We all make judgements about people we first meet. It is a survival mechanism that is hardwired in our brain which picks up on subtle clues such as a handshake, eye contact, how a person walks or dresses, or their “body” language. If you want more believable characters, use this knowledge of judgement making to your advantage in your novels.
If your character is an extrovert, let your readers learn this through the characters unconscious behaviors of speech, dress, and mannerisms. When you dress your character in an outfit that exemplifies their extrovert tendencies the reader’s brain will identify the character as an extrovert without you having to type the word "extrovert" into the story physically.
In Knitting Up a Murder, Mandy’s character was displayed in the clothes she wore to the courtroom and the way she behaved. If I had dressed her in penny loafers, and had her shying away from the media cameras it would have given the reader a different opinion of her character. However, her clumsiness in those stilettos also said something about her character.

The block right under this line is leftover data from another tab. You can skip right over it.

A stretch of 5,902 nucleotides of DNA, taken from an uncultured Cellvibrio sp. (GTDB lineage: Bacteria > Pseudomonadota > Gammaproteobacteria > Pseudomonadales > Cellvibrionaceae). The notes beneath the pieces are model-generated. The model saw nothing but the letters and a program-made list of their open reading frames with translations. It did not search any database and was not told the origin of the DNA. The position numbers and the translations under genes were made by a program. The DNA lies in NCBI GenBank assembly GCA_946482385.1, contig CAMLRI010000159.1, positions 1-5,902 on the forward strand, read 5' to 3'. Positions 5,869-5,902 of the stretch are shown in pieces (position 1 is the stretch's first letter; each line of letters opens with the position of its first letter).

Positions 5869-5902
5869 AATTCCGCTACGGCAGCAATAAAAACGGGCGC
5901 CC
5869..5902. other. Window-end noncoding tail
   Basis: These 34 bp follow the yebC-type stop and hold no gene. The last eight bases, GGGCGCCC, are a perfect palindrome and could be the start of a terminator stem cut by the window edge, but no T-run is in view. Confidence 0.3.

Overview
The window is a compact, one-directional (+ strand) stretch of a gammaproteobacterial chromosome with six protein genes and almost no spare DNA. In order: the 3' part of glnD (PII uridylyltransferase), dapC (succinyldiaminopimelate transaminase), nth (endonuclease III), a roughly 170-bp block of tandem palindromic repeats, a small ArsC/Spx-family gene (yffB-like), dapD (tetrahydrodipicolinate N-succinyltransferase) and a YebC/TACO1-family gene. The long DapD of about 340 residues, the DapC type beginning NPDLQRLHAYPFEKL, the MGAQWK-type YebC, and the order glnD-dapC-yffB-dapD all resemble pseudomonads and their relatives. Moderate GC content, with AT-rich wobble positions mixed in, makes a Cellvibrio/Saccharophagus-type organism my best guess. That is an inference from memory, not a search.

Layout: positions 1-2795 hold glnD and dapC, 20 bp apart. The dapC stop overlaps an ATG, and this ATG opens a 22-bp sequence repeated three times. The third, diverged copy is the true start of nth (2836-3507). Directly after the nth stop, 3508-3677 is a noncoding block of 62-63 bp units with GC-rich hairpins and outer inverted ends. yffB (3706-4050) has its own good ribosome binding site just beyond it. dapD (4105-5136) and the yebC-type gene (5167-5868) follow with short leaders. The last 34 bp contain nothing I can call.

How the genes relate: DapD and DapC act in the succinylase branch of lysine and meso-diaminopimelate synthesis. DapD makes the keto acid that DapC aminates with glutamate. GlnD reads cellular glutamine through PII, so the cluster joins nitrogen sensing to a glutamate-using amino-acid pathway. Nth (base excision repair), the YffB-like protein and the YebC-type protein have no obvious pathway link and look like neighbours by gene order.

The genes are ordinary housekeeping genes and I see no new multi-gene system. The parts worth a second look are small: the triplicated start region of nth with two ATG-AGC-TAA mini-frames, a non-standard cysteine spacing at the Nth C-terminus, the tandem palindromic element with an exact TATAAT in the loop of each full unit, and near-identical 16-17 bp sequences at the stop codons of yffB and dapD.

Everyone will be on his or her best behavior when he or she is interacting with “important” people. How a character treats people without power or status can be a good way to show the character’s true nature without spelling it out. In Hooked Into Murder what was your impression of the alley bum when Imogene’s dog ran up to him, and he gave the dog some of his food? What were your feelings toward Garrett when he kicked a homeless man?
In the show Frasier, Frasier, a known self aggrandizer, showed his true character when he missed the “Fraiser Day” celebration to talk to a trouble cab driver.
Is your character bored? Do tell the read this, show it by his pacing or picking link off his jacket.
As great as this writing technique is, be careful of having your character be too close to the ideal of their character trait. Having a character that is too predictable will be boring for the reader. You might even want to sometimes turn a character trait around as a point of conflict. Imogene showed up late for her interview in Hooked Into Murder, but it was not because she was lazy, rude or not interested in the job.
Remember that showing a character trait by dress, deportment, actions, and deeds is always better then telling. That could be why I love the show "Fraiser" so much.
Celeste Bennett, author of the Yarn Genie Mysteries